Colleges and universities are the top draw for America’s richest donors.
Nearly half of the 65 gifts of $5-million or more made by donors on The Chronicle’s Philanthropy 50 list of the most-generous donors of 2010 went to institutions of higher education, a fact that may rankle some philanthropy critics who question whether the mega-wealthy are doing enough to support organizations that serve people in need.
During the golden years of 2006 and 2007, when big sums were flowing to all kinds of nonprofits, a smaller share of top donors’ big gifts went to colleges and universities (21 out of 93 and 26 out of 89, respectively).
Donors and nonprofit officials say the popularity of colleges stems from gratitude people feel toward their alma maters, the opportunity to support cutting-edge research, and a sense that strong universities are key to maintaining America’s competitive advantage.
What’s more, many colleges have big ranks of savvy fund raisers who begin cultivating students as donors even before they graduate.
The chance to place one’s name on a building does not hurt, either.
“There are a group of people who give to have their names on buildings, and that’s the easiest place to have your name on a building. It’s considerably cheaper than Lincoln Center,” says Edward H. Merrin, an art dealer who, with his wife, Vivian, were No. 33 on The Chronicle’s list of top donors for their gift to Tufts University, in Medford, Mass.
Support for Scholarships
But like a handful of university donors in 2010, the Merrins earmarked their money not for a building but for scholarships. Mr. Merrin—who, like his children, is a graduate of Tufts—cited the opportunity to change young people’s lives as influencing his gift.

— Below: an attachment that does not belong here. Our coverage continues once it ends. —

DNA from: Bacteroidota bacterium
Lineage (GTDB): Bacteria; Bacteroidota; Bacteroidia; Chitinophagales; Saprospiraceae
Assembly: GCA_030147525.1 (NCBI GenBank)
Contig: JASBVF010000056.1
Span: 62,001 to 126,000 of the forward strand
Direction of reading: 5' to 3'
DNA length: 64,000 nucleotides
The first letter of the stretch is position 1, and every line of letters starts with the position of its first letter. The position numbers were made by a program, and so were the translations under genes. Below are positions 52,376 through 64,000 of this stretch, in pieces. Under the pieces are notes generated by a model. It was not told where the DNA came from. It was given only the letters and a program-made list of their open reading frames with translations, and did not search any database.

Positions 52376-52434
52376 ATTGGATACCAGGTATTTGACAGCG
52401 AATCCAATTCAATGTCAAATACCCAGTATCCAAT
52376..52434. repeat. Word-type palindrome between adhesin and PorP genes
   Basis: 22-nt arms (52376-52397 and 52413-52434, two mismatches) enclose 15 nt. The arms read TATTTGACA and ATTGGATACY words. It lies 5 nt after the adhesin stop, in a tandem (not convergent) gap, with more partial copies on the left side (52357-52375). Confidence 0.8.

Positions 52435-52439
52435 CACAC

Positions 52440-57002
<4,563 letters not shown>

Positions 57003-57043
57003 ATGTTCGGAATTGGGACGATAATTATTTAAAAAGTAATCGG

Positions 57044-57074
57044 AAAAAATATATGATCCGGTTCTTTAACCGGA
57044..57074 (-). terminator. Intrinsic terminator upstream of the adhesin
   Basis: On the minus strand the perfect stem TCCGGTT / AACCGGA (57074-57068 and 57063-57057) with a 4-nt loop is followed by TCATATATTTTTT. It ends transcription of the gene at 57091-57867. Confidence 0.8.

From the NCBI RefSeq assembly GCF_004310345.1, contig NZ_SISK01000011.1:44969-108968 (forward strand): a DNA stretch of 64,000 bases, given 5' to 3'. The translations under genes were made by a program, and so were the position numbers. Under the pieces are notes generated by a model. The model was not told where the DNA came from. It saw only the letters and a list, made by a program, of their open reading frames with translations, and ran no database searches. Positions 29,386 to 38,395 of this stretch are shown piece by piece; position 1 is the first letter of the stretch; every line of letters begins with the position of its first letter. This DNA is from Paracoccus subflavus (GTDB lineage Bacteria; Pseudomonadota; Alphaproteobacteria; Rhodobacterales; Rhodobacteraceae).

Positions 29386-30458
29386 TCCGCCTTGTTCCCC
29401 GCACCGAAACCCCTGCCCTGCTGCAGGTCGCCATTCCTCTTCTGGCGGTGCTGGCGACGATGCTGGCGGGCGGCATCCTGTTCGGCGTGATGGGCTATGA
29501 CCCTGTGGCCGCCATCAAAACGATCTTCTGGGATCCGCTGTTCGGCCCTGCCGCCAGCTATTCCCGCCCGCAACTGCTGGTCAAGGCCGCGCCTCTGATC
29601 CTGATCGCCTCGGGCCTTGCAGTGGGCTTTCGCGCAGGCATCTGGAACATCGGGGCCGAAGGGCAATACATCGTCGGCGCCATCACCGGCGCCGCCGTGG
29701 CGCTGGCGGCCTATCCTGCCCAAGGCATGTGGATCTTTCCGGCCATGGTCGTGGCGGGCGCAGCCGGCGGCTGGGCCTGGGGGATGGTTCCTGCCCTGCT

The donor said that at a meeting of board members, he heard stories of bright young students who could not afford Tufts: “If you’ve ever seen a board of directors weep, that was it.”
Other donors who earmarked their gifts for scholarships include T. Boone Pickens (No. 8), the late Mary E. McKinney (tied for No. 41), David M. Rubenstein (No. 40), and Jan T. and Marica F. Vilcek (No. 44).
Many colleges, meanwhile, are making an even bigger push to raise money as they lose support from state governments and their endowments remain depressed. That pain may be part of the reason that universities continue to have so much success with big donors.
“Obviously, governmental aid to colleges has been reduced,” says Eli Broad (No. 5), the philanthropist whose foundations have supported medical research at universities, among other causes. “Colleges and universities are hurting, and people want to be of assistance.”
Some of the university gifts on this year’s Philanthropy 50 list were for unusual centers and programs. Paul G. Allen (No. 31), a co-founder of Microsoft, pledged $26-million to help Washington State University build its School for Global Animal Health, which conducts research on diseases transmitted from animals to humans.
Mr. Allen has been traveling to Africa more frequently in recent years and liked the idea of linking his work there to research at a university he had attended, according to both the vice president of his foundation and his spokesman.
Cornell University, in Ithaca, N.Y. received $80-million for a new energy institute from David R. Atkinson, a retired money manager, and his wife, Patricia (No. 14).
That continues a trend evidenced on last year’s Philanthropy 50 list, when four of the top donors made gifts to help universities conduct research on clean energy.
While young donors seem to be favoring other causes, nonprofit experts say universities aren’t likely to lose their allure for top donors any time soon.
“Even the wealthiest universities and wealthiest cultural institutions can tell you how much better they would do and how many more people they would serve if they had more money,” says Richard A. Mittenthal, president of the TCC Group, which consults with nonprofits and philanthropies. “That’s a compelling argument.”